Thursday, December 13, 2018

Documenting That Time I Got Engaged

Well, you already know the end of this story -- I'm engaged.
Pretty weird, eh? It is to me, still.

I was at the baby shower for Joe's cousin, Molly, when I got to talking with Leanne, his sister, and we decided that we (her family, Joey, and I) should all do something together. "Something fall!" she declared (that is not a direct quote).

Apple picking was the activity of choice.
Jones Creek Farm was where we were headed.

Leading up to the event, I was suspicious of a proposal -- but then Joey smashed that to bits and pieces (along with my heart). The preceding week, Joey had to tell me all sorts of lies and my brain got twisted seeing if it was true or not. Overall, I'm glad he did.

Why get engaged? Because this works - we make a good team.

What drew me to him was his  desire to grow. That's something that lacked in other men I had casually dated. I could see him actively working towards becoming a better person, figuring out how to navigate the world in new ways. He encouraged growth in me. He also loves hard, so hard. He put himself out on a limb and didn't play games. He was straightforward about intentions and it's been that way the entire time I've been with him. He gets me. There's other characteristics I could highlight (wise, patient, etc) but I'll spare y'all.

Driving up to the Skagit Valley, the weather seemed fair. We stopped at the Skagit Valley Food Co-op for a lunch because it was getting late and I've got issues remembering to eat enough.

We took the turn east from I-5 to highway 20. I love this area, and, really, any area without traffic. As we started down the small highway, the clouds moved in thick and it started to pour. By the time we reached Jones Creek Farm, it was a full on down pour, thick drops running on full in sheets.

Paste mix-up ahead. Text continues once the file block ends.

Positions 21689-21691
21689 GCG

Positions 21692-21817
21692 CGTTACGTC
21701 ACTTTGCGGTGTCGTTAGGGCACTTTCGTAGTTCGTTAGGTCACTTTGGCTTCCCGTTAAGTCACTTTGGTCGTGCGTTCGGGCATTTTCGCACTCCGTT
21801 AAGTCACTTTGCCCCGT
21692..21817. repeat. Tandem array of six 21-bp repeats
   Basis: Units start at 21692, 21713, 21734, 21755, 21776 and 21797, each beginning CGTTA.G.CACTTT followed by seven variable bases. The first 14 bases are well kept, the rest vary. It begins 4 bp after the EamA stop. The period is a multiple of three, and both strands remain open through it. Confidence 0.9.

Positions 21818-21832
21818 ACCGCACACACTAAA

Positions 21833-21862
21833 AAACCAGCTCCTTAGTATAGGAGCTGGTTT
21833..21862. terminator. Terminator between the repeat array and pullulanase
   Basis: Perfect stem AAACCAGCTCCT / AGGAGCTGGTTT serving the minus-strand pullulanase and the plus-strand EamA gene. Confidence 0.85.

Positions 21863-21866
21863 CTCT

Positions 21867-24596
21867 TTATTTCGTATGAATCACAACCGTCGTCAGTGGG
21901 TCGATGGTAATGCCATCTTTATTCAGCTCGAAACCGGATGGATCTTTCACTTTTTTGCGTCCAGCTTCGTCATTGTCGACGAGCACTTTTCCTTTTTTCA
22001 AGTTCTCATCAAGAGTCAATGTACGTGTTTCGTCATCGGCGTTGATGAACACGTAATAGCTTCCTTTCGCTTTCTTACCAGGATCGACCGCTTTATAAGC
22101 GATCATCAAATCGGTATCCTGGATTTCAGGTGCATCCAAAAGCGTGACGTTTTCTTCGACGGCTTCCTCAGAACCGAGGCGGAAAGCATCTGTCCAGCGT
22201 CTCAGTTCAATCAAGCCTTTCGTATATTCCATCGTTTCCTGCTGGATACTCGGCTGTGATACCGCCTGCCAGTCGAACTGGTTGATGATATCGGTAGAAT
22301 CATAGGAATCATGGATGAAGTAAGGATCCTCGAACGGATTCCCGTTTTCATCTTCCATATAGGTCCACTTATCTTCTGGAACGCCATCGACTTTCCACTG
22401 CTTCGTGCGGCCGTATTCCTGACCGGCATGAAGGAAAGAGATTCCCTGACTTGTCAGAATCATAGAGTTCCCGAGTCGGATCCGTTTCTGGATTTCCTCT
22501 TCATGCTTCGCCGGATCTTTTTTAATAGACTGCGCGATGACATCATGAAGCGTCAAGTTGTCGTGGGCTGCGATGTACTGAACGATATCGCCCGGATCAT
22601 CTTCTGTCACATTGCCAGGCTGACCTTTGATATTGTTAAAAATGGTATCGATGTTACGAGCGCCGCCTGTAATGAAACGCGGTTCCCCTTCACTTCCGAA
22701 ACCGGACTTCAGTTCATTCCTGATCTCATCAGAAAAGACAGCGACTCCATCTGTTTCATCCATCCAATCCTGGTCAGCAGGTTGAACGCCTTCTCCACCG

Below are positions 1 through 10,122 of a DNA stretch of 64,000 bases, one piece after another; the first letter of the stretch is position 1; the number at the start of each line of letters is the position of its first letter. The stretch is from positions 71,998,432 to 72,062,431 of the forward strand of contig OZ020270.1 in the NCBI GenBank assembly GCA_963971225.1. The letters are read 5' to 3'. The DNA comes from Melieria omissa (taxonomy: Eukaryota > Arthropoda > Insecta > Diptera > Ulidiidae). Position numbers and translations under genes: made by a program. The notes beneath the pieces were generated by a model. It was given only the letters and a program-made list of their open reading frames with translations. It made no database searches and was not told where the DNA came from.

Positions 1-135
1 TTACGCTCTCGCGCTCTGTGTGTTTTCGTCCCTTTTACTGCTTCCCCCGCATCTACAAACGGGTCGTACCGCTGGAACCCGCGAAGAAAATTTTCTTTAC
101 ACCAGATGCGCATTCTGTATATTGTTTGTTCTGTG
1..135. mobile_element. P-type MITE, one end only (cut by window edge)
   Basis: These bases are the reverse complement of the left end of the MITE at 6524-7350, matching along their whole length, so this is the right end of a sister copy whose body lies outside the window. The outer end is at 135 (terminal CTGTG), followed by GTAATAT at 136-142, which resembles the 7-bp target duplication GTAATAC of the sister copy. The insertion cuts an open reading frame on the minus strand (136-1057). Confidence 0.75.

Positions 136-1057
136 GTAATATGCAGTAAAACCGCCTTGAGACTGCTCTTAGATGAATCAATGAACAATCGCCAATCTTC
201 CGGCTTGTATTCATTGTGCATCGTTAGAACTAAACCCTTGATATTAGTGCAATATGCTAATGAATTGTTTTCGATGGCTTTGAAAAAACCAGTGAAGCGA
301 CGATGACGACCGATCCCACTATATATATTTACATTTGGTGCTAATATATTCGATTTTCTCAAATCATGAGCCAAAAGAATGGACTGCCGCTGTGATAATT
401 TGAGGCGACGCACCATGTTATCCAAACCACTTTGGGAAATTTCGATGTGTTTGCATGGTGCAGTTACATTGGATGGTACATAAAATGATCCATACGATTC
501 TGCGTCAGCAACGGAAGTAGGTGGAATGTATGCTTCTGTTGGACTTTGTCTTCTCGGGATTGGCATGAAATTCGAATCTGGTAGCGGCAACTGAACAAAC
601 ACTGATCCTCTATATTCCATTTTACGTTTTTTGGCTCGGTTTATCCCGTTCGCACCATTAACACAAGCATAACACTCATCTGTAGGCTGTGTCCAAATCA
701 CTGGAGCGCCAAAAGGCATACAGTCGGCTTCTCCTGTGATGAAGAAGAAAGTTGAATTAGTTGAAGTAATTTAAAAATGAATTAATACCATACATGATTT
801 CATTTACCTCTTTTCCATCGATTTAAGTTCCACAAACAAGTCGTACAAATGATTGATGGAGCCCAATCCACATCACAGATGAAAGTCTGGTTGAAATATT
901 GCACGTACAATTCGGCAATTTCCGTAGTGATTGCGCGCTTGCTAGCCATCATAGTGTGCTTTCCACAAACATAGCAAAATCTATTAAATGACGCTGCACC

This is where being an outdoor teacher comes in handy. I was able to throw on my waterproof suit (Grundens, Patagonia, Bogs unite!) and Joey had his work boots and a good coat. As we were waiting for his family to arrive, we got the lay of the land. The orchard owners helped us figure out which varieties would be suitable for canning apple sauce and drying. Turns out we were to go seek out the Spartan apples.

The rain continued to pound down and when the rest of the crew arrived, we headed out into the orchard. You were allowed to sample apples, so a highlight might have been picking apples for just a few bites and then sharing it and nabbing another to compare with.

We filled up bag after bag and every single thought I had even fathomed of a proposal was long, long gone. At this point, it was all apples, thunder, and lightning.

We finally had our bags filled and it was time to go home. We enjoyed the rain, but with a baby in tow, you only want to try your luck for so long.

Joey went around the corner with Evan and came back. He said he had to talk about something with me.

Oh shoot. I'm in trouble. That's the first thought that ever comes to mind when someone needs to pull me aside to talk about something. Is it ever good? Truly?

But he said nice things! Things relating to wanting to spend the rest of his life with me. Things about "Will you marry me?"

And I said yes.

It was nice.

There were congratulations and then they offered to take us out for dinner in Ballard at the Hi-Life.

On the way home, we stopped by the outlet mall so I could return a few items to Helly Hansen. After that, we bought chocolate, smoked, and finally my brain relaxed enough to realize what was happening. Before, it was a bit of a numbness. I didn't know what to make of it.